by Bernard D. Nomberg, Partner, The Nomberg Law Firm

The Nation has a new President, and now, is a step closer to repealing and replacing the Affordable Care Act.  We have all been on pins and needles anxiously awaiting to see how President Trump would proceed with the Affordable Care Act, better known as Obamacare, and the time has finally come. The House of Representatives, in a very narrow vote, approved legislation to repeal and replace significant portions of the Affordable Care Act.  But what exactly does that mean and what can you expect with your healthcare moving forward?

Trump wasted no time in pushing the new healthcare legislation as the vote came on his 105th day in office. Some Republicans expressed concern, but ultimately the House bill was passed in a 217-213 vote.


Under the new bill, the expansion of Medicaid under the Affordable Care Act is rolled back and phased out. Medicaid is typically available to groups including qualified low-income families, pregnant women, children and the disabled. The ACA included Medicaid coverage to those over 65 who earn up to 138% of the federal poverty level and gave states the option to choose to opt into the expansion. The new bill does not allow new enrollment under the expansion after Dec. 31, 2019. Additionally, states that have not opted in to the expansion by this date lose the opportunity.


Premiums will be 14-30% higher in 2018 and 2019, but will be much lower after that. Deductibles will also come down in the future. The House bill eliminates tax penalties for people without health insurance as well as penalties on employers with 50 or more full time workers who do not offer health insurance. In place of government subsidized insurance policies offered exclusively on the Affordable Care Act marketplaces, the bill offers tax credits of $2,000-$4,000 a year starting in 2020 and dependent upon age. Families can receive up to $14,000 per year in credits and the credits would be reduced for those making over $75,000 a year and families making over $150,000. The bill will trim the budget deficit, but leaves 24 million Americans without health insurance.


Health savings account limits are increased under the new bill: $6550 for individuals and $13,100 for families. In addition, health savings accounts can be used for over the counter drugs, which was previously only permitted under the ACA where individuals had a prescription.


States can roll back required coverage for maternity and emergency care and can seek waivers that would let insurers charge higher premiums for those with pre-existing conditions. Insurance companies are required to offer coverage regardless of pre-existing conditions, but there is a penalty for continuous coverage. They can charge 30% higher premiums for a year regardless of health status to those entering the individual market who did not have continue coverage of 63 days or more over the last twelve months.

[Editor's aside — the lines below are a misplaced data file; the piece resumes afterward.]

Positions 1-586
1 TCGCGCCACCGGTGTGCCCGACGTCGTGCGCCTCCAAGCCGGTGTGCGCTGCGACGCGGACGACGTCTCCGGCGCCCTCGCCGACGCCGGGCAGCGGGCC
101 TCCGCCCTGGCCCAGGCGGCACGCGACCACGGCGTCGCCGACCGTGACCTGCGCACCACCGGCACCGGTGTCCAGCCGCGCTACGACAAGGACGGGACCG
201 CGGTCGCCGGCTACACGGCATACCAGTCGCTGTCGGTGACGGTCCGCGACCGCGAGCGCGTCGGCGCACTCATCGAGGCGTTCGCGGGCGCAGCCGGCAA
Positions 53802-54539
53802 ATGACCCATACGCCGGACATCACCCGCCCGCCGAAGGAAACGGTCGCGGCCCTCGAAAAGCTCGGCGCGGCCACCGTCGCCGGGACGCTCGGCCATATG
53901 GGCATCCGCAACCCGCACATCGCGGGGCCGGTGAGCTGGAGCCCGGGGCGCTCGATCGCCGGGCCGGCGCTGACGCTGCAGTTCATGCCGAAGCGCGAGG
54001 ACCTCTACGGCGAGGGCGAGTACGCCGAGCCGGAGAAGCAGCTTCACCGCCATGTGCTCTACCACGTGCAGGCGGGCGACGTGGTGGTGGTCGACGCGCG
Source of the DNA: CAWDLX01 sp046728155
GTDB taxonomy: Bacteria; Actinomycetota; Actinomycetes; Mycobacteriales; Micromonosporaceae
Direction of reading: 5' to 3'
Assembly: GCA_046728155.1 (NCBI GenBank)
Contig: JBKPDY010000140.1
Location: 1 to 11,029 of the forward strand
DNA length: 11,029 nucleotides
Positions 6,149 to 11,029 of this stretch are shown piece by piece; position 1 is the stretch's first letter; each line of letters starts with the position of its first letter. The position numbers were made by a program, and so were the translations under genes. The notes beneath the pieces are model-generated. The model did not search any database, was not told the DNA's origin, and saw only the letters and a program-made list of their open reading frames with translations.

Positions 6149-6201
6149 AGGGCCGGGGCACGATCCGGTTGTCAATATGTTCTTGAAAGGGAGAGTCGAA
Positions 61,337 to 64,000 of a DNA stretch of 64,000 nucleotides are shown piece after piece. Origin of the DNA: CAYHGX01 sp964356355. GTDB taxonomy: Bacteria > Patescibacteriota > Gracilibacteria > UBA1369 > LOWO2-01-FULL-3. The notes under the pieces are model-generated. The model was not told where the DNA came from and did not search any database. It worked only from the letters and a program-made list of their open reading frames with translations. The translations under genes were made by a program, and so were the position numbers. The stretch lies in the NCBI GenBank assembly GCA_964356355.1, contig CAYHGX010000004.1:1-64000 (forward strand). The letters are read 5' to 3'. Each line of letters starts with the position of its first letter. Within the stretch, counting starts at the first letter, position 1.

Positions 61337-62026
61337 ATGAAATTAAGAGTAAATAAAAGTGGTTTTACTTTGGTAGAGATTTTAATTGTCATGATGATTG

The same essential health benefits under the ACA including maternity, prescription drugs, and mental health care will still have to be covered. State Medicaid Plans will not have to meet this requirement until after Dec. 31, 2019.


Under the new bill, funding to states for payments to a “prohibited entity” i.e. one that provides abortions other than those due to rape, incest, or danger to the life of the mother is frozen for a year. This includes funding under Medicaid. What this means is Planned Parenthood can’t use federal money for abortions other than those of rape, incest, or risk to the mother’s life.


Those under 26 can still remain on their parent’s insurance under the new healthcare plan.

Overall, you can expect quite a bit of changes with the new healthcare plan. We are not in favor of the approved legislation that repealed and replaced the Affordable Care Act as we do not believe it benefits our clients.  It is estimated that twenty-four million Americans will lose health insurance with the passage of this law.  The bill did not have the support of hospitals, doctors and the insurance industry.  Looking into our crystal ball, we do not think the Senate will vote to approve it.  Stay informed and check to see if there are any changes directly affecting your healthcare.[1]

[1] For more information, and to read the Bill, visit https://housegop.leadpages.co/healthcare/

Bernard D. Nomberg has practiced workers’ compensation law in Alabama for more than 20 years. Bernard has earned an AV rating from Martindale-Hubbell’s peer-review rating.  He has been selected a Super Lawyer by Super Lawyers Magazine as well as a Top Rated Attorney by B-Metro Magazine.

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Steve Altmann has been assisting consumers and business owners with bankruptcy matters for more than 27 years. 

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